* A quick note on the use of the word ‘theory’: rather than representing a vague idea or hunch as is often the case in civilian use, a theory is the highest order of empirical knowledge in the world of science; once a set of hypotheses have been combined, they can then be elevated, through extensive testing and multiple attempts to disprove it, to the final stage of being a scientific theory. For instance, we have come up with the theory of gravity in order to explain the everyday phenomenon we experience of not being flung into outer space. It doesn’t mean that we don’t know if gravity exists or not, just that we have constructed a theory for how it works. (Coincidentally, the theory of gravity is on much shakier grounds than the theory of evolution.)
** Mutations that occur in regular somatic cells sometimes cause cancer. In fact, we all get multiple new cancerous cells every day, but our immune system is very good at tracking them down and destroying them. It’s only when that protective system fails that we develop cancer.
I’ve spent a lot of the last few weeks on the road. Well, that’s not strictly true: up in the air would be more accurate, since I’ve mainly been traveling by plane. Come to think of it, it almost feels like I’ve seen more of the airports than the actual destinations.
But either way, I’ve been visiting both Helsinki and Stockholm repeatedly lately, giving me the opportunity to enjoy some of the cultivated pleasures of city-life: cappuccinos in big paper mugs, delicious Indian food and gigantic tanks full of stingrays. There are certainly some perks with being in a big city, something I perhaps notice more now as I live in the countryside on Åland.
Life in the city
As I’ve mentioned before, I grew up in Stockholm. Or rather in a suburb of Stockholm. I enjoyed it, what with the tarmacked bicycle paths, street lights and playgrounds. Me and my friends played in the yards between the concrete apartment buildings and we could go wherever we wanted on our bikes: school, the beach, grocery store.
Years later, when moving back to Stockholm in my 20s, I still enjoyed it. I studied evolutionary biology at Stockholm University, located in perhaps the most beautiful part of Stockholm: Norra Djurgården. And after finishing my studies, I started working as an entomologist at the Swedish Museum of Natural History. Those were good times. It was also the time when me and Fiancée (then Girlfriend) met and got together.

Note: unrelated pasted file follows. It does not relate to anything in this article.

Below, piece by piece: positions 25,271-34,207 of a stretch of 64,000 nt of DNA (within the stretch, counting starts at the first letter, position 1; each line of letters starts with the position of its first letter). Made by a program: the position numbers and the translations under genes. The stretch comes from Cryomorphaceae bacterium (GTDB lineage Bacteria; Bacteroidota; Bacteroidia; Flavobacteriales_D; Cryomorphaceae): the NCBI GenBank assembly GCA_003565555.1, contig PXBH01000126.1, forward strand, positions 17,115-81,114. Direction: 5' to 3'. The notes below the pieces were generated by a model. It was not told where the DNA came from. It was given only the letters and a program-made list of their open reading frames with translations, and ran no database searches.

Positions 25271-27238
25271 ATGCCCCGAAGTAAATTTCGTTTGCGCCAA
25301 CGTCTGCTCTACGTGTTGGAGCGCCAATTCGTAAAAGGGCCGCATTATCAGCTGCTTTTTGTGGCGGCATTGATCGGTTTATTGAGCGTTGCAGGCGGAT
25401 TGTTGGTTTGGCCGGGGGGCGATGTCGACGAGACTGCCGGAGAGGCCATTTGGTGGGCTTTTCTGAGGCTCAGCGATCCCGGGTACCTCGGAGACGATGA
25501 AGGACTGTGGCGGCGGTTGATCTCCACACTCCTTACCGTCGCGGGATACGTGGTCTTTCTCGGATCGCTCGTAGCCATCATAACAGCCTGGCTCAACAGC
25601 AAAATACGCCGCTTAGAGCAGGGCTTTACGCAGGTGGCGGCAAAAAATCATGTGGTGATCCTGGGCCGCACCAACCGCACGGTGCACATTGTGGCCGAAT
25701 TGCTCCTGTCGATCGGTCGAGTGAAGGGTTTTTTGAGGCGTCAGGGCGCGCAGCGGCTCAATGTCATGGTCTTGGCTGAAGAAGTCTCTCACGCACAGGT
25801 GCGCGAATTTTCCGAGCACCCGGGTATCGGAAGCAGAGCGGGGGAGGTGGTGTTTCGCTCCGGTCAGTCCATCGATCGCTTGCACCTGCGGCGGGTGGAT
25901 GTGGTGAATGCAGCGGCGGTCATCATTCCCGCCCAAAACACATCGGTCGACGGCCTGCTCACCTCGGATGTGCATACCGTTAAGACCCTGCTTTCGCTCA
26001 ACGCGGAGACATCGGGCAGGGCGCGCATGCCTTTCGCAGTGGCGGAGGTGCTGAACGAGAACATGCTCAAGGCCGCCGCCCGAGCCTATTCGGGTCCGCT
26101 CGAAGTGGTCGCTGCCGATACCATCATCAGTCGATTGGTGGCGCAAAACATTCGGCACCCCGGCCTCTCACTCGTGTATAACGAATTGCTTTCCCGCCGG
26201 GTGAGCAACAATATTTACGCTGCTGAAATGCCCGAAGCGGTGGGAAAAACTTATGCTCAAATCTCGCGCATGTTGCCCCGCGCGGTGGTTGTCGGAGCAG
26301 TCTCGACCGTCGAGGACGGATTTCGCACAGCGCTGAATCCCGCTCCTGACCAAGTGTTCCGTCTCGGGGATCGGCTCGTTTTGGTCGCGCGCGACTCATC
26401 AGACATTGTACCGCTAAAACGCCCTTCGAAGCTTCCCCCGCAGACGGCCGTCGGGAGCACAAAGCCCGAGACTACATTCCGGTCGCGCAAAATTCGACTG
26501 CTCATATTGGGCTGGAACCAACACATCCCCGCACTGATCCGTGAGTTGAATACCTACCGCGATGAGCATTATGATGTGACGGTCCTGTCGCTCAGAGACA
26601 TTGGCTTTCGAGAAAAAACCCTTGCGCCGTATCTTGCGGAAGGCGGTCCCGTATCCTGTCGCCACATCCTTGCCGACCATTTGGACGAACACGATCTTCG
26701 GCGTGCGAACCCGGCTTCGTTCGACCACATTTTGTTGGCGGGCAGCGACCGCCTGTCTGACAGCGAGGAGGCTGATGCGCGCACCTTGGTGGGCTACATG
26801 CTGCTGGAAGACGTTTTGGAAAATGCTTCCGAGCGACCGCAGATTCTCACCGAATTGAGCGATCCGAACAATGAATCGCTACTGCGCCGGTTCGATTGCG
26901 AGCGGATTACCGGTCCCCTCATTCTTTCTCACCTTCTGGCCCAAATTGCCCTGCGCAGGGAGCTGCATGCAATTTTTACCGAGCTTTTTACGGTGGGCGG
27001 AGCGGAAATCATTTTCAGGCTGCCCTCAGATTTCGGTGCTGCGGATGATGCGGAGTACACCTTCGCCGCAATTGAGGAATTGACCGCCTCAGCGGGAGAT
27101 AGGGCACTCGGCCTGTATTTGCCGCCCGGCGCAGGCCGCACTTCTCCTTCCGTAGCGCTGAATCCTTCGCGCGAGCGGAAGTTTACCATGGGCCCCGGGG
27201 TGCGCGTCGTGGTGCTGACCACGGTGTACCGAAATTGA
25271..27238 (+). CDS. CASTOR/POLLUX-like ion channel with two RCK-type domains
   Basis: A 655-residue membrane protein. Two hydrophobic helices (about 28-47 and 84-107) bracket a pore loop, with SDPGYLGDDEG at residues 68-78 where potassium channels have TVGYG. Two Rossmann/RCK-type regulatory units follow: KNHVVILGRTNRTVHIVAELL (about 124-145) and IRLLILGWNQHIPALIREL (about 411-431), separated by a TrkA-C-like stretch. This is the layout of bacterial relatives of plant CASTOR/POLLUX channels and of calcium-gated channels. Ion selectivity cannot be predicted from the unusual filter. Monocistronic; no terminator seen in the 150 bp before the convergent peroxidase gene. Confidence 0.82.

But life in the city as a student (or research assistant) was not always fun. Lack of money and uncertain living prospects were like dark clouds at the horizon. And research funding wasn’t going all that great either. To appreciate city-life you definitely need to have some money.
We moved away for a while and I worked as a science teacher, but returned a second time for another couple of years when I studied multimedia and web design before moving on again.
Life in the sticks
During my childhood we travelled yearly to Åland to spend the summer holidays in the countryside in our summer home. That might sound fancy, but I can assure you it was anything but.
We didn’t have any running water, electricity, showers or indoor bathrooms. Everything was back to basics: when it got dark, we lit candles. If it got cold, we made a fire in the fireplace. We fished redfin perch that we smoked in our homemade wood-burning smoker that doubled as the laundry cooker. Rainwater was collected to add to the small rations of freshwater we’d brought with us.
I really enjoyed the reclusiveness of our country visits for its simple back-to-nature qualities. I played by the water or in the forest that surrounded the cottage. I explored nature and discovered frogs, salamanders, snakes, bats and many fascinating insects. It could be days or even weeks between us seeing another living soul. It was a great experience and it no doubt helped me develop my fantasy and ability to entertain myself in my mind.
I wouldn’t call myself a nature romantic, but growing up in such a close proximity to nature has really affected me, and to this day the smell of sun-warmed moss and salty seawater still bring back memories from my childhood wherever I am.
So. Which is better? City or countryside? On what side of this dualistic exercise do I find myself? Having recently moved back to the Åland countryside, I might be considered biased, but the truth is that I really enjoy living here. We’ve got nature on our doorstep, decent access to shops and stores and – thanks to the marvels of technology – I’m still connected to all my people across the globe. And if we really want or need to go away, Stockholm is just a boat ride and car trip away.
I really love Stockholm. It’s a beautiful city with a great atmosphere. In a way it reminds me of Manchester, with its mix of history and modern architecture. But I don’t want to live there. It’s great visiting from time to time (if nothing else to fuel up on cappuccinos), but the high tempo gets old after a few days and starts to wear me down. And the traffic is a nightmare. By contrast, life in the countryside is less stressful even though it’s also less exciting. And there’s a distinct lack of coffee places and Indian restaurants.
But in the end it comes down to this: there are a lot of pillocks in this world**. Living in the countryside you won’t be able to avoid them, but – by means of pure mathematics – there will be fewer of them around. And that, to me, is as good a reason as any. I’m staying here.
* With no conscious references to Kehlsteinhaus, the Nazi WWII retreat at the German border to Austria.
** Present company excluded. Obviously.